As a child, you absorbed lessons through experiences, often at the periphery of what you witnessed or overheard. The problem is, none of us could decipher whether those lessons would be helpful, supportive or destructive—they are just what we consider normal.
You might have seen your friends embark on elaborate family vacations or watched other parents drop their kids off in broken down rusted cars. From these impressions, you begin to judge who is rich and who is not.
Depending on what messages you heard growing up from your parents, you might feel more or less favorable about each person. If you grew up believing that rich people are selfish and take advantage of others, then the friend who went off on the elaborate vacation has already earned a demerit in your eyes.
Take for example a kid growing up in a house where money was discussed openly versus one where money was never discussed, or even worse, the source of conflict. The former will feel more at ease around money and money issues than the child who grew up in money silence or conflict. Our attitude is struck early and often through the messages we hear and see.
You bring your money mindset into adulthood. When you grow up with lack, regardless of your current wealth or success, you will likely feel less comfort with your wealth than someone who grew up with greater money comfort.
Determining your money mindset is important. It is a key component of understanding—leading you to knowing that you’re heading in the right direction or that you might need to do some work to re-think your beliefs and your habits.
Take Larry, who grew up in a fairly affluent community. Larry’s father, Tom, was in sales, but never experienced any significant financial success. He struggled to keep his family in their home—even though it was barely furnished they lived in the right zip code to give his children the “advantage” of a better neighborhood. What Tom didn’t realize is that his children felt their lack relative to their peers, leaving them feeling less than their classmates.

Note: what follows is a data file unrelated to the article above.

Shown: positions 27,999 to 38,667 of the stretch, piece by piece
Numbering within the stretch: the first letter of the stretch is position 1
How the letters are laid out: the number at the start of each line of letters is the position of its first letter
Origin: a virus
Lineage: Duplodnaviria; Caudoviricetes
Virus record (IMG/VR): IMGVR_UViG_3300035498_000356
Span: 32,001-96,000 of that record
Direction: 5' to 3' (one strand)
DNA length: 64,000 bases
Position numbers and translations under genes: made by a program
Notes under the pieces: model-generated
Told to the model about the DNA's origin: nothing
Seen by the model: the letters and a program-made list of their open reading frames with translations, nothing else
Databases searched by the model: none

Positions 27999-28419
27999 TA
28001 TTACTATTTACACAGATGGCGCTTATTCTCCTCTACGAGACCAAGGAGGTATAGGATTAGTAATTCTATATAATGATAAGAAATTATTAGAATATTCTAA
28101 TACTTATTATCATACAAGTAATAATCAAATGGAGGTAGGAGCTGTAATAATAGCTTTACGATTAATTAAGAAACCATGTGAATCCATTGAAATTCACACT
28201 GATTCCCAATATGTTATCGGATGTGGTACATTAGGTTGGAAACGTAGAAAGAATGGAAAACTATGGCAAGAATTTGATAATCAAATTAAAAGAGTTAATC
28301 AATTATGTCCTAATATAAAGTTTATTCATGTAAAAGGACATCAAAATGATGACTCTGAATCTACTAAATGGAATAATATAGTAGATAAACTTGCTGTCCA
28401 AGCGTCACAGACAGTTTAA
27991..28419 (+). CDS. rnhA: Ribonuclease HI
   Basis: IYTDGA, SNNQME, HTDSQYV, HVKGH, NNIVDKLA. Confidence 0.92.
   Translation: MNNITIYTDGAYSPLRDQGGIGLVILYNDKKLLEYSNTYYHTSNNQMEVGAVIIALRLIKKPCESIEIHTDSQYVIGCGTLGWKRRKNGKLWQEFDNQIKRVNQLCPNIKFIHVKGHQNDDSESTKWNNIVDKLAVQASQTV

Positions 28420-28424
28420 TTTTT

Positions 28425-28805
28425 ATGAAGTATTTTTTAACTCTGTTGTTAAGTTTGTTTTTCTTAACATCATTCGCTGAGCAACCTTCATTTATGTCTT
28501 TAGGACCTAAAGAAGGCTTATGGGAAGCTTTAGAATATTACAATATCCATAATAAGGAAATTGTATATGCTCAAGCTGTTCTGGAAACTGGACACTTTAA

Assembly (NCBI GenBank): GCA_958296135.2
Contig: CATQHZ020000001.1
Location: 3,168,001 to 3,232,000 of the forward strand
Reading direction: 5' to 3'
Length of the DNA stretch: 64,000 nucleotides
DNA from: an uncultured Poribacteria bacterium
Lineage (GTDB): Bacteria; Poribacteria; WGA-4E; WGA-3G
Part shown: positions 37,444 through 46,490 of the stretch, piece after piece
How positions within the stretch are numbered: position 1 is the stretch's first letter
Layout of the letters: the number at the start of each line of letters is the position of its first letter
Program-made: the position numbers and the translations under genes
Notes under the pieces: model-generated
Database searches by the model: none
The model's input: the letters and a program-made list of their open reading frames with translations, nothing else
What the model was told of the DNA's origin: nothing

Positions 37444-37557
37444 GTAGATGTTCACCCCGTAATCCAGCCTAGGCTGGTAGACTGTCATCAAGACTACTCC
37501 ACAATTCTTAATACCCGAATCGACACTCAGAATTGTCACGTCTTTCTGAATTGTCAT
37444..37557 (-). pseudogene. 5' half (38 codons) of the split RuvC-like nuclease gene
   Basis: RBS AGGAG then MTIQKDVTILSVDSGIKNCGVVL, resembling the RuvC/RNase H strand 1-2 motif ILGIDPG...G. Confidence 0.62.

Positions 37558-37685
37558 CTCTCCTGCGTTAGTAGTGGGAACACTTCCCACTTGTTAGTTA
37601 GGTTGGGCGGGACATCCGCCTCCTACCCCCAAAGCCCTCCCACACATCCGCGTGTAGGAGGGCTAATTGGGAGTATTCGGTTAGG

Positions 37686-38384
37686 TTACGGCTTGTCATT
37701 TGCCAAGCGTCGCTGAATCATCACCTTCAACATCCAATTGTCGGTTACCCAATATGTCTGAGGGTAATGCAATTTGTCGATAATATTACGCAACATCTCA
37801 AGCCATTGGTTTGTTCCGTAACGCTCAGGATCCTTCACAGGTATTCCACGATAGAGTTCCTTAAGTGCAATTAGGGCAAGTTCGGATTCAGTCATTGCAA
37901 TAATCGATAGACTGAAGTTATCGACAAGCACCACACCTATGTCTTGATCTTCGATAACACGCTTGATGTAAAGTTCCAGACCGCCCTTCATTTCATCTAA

While Larry came from a loving and close family, he was keenly aware of relative wealth and developed a mindset that he was less worthy—which led to difficulty socializing with those who he perceived as having more. In his adult life, he over-compensated by achieving significant wealth, buying and furnishing the best house in his neighborhood and making sure that his success was obvious.
Larry was certainly a financial success story, but the fuel for his decisions was born from insecurity rather than celebration. He didn’t enjoy his success—it was instead a chore to constantly prove that he could work harder and provide to move beyond what caused him pain.
Wondering about your money mindset? Here are a few clues to get you started:
1. Does money cause you discomfort?
2. Are you satisfied with your life?
3. How do you view yourself? Are you successful, struggling?
4. What are your earliest memories around money?
5. Are you able to comfortably talk about money?
6. What sentence best describes how you feel about wealth?
7. Did you consider yourself rich or poor growing up?
8. Was money a source of conflict growing up?
9. Does money play a central theme in your thinking?
10. How would you rate your level of stress around money?
Consider your answers. If they indicate stress or discomfort, your money mindset might not be supportive of living a satisfying money life. If your answers indicate comfort and ease, you’re probably on a pretty good track.
You—and you alone—own your money mindset. You get to decide whether you want to change, modify or fortify it. Are you ready to feel more at ease with your money?
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